Dry Ice – safety and suppliers

While dry ice is great fun to experiment with, safety is very important. Please treat it with the respect it deserves and take note of the instructions and information below.


  • Dry ice is very cold (minus 78.5 degrees Celsius).
  • As such it should not be handled with bare hands or eaten while solid.
  • It is so cold it can cause burns and blistering.
  • Keep away from kids and pets.
  • Do not dispose of down drains or in sinks. When the dry ice makes contact with water in the drain it will freeze and as it does so the water will expand, which may result in damage.
  • Do not enclose in airtight containers. Always allow gas to escape. When storing dry ice, leave esky lids loose at all times.
  • Use in a well ventilated area. When transporting ensure fresh air is available for the driver, passengers and pets.

Scientific stuff

Dry ice is actually frozen carbon dioxide. Unlike water that can express all three phases (solid, liquid and gas) – on Earth, carbon dioxide has a gas phase and solid phase, but no liquid phase. This means as it changes from a solid directly into a gas (a process called sublimation) which results is no “liquid” and therefore it is termed “dry” ice.

Dry ice is colourless, slightly acidic and has a zesty odour. It is mainly used to refrigerate food or lab samples, for flash freezing or for shrinking pipes and metal in manufacture.

Adding dry ice to water increases the speed of sublimation and can make the water acidic (not dangerously). As the carbon dioxide changes to gas some of it dissolves into the water and produces carbonic acid (a weak acid). This change can be seen if an indicator such as universal indicator or a pH meter is used.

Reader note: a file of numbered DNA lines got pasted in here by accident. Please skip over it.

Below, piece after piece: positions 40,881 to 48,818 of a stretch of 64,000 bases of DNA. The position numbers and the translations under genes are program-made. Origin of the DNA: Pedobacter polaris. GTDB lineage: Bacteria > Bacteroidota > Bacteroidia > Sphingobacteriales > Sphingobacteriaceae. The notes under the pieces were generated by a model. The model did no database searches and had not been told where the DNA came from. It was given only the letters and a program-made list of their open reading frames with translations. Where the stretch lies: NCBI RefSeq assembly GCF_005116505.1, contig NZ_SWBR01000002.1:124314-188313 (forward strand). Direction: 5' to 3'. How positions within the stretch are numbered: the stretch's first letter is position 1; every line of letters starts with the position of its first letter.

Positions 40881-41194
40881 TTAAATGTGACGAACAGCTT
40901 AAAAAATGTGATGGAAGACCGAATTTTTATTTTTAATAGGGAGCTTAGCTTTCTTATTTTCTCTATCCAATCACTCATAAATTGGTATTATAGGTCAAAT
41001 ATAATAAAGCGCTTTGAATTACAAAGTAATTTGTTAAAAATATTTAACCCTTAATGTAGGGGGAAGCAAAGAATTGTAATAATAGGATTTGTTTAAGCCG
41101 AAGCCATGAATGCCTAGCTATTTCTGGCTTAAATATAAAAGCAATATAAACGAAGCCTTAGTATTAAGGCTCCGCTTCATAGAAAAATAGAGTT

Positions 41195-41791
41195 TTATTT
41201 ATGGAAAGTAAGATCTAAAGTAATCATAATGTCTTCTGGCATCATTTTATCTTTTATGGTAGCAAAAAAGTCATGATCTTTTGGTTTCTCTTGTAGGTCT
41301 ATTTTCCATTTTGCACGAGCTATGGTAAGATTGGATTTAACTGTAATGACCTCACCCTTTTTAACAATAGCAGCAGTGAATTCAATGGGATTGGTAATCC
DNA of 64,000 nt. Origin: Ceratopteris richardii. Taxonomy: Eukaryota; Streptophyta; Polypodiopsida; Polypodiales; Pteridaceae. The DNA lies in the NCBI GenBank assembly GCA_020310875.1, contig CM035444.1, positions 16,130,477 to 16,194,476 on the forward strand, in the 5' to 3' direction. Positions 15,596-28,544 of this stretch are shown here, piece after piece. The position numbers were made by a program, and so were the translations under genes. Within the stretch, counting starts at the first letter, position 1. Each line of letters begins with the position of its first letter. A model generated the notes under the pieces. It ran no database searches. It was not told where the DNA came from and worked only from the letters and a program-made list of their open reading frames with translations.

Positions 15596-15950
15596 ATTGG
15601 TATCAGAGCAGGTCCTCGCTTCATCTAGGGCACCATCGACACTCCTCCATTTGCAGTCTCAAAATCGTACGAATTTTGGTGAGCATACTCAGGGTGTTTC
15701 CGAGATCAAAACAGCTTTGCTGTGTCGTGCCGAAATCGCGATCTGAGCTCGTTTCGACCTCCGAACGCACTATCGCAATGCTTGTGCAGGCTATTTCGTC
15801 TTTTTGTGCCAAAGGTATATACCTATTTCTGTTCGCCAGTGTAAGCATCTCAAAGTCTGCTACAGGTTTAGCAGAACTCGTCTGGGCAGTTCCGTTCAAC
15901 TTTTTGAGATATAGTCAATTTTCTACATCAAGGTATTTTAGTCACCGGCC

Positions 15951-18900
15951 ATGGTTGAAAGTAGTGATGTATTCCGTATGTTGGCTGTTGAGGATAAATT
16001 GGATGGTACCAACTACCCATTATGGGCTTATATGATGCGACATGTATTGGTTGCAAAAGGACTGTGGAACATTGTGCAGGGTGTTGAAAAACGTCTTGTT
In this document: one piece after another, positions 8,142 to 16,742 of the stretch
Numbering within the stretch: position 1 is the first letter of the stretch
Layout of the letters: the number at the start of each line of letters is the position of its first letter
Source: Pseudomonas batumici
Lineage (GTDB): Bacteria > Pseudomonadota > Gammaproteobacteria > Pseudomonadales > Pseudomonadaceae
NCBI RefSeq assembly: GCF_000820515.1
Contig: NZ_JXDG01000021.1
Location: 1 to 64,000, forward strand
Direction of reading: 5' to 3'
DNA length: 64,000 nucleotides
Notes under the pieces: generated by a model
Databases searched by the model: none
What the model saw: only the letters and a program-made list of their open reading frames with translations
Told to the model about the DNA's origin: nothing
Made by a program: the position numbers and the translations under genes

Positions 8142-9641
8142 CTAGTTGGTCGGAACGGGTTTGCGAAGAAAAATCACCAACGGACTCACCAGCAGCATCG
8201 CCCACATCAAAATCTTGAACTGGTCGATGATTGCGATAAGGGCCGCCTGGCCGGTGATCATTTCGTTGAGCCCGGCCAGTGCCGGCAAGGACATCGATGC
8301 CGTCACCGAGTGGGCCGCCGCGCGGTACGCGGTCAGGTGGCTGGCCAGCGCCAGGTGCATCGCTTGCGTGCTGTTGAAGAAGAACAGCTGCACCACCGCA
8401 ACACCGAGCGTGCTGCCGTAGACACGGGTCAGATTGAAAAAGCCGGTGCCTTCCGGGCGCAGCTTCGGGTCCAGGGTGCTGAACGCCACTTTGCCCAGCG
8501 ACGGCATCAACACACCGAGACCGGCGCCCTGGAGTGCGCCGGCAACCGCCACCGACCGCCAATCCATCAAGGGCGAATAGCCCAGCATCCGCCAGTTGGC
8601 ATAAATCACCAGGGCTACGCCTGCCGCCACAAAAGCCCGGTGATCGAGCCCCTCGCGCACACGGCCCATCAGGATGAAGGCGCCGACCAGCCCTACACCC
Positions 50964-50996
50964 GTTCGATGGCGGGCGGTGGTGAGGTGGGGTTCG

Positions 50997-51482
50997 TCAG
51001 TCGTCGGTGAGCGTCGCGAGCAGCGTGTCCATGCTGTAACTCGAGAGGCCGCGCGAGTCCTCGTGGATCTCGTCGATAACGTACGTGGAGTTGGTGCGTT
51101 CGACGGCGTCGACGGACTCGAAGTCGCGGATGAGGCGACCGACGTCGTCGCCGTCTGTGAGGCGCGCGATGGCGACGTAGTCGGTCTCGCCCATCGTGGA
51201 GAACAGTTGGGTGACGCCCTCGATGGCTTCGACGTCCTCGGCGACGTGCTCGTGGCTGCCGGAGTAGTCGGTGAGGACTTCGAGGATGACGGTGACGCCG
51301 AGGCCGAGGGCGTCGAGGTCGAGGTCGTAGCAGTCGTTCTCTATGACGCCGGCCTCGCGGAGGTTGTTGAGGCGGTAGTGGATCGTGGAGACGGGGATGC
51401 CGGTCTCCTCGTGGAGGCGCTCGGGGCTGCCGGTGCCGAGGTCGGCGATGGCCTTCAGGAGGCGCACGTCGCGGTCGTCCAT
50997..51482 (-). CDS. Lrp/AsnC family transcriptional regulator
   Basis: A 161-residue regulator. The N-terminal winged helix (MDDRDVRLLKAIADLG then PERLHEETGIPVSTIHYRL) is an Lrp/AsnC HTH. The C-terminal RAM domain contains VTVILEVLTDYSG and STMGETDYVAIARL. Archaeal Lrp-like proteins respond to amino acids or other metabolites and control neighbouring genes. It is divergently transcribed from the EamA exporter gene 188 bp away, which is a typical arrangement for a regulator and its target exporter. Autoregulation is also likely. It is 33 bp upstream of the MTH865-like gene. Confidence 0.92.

As dry ice is constantly changing from a solid to a gas it doesn’t last very long. At the time of purchase you may have an esky full of pellets while 12 hours later you won’t. This means three things:

  1. you should never put dry ice in an airtight or enclosed space as it will cause an explosive effect (due to built up pressure as gas takes up more space than a solid).
  2. you should only keep and use dry ice in a well ventilated area (as carbon dioxide can cause hypercapnea – too much carbon dioxide in the blood).
  3. if using the dry ice sometime after purchase, you should buy more than you need to counteract sublimation rates of your dry ice.

For more experiments you can try with dry ice, click here.


Dry ice can be purchased by the kilogram from the following businesses. It is suggested you call ahead to ensure they have stock and take your own esky so your dry ice is well insulated.

Dry ice can cost between $12 and $20 per kilo.

Australia wide – http://www.boc.com.au

South Australia – http://www.dryicesupplies.com.au

New South Wales – http://www.mriceman.com.au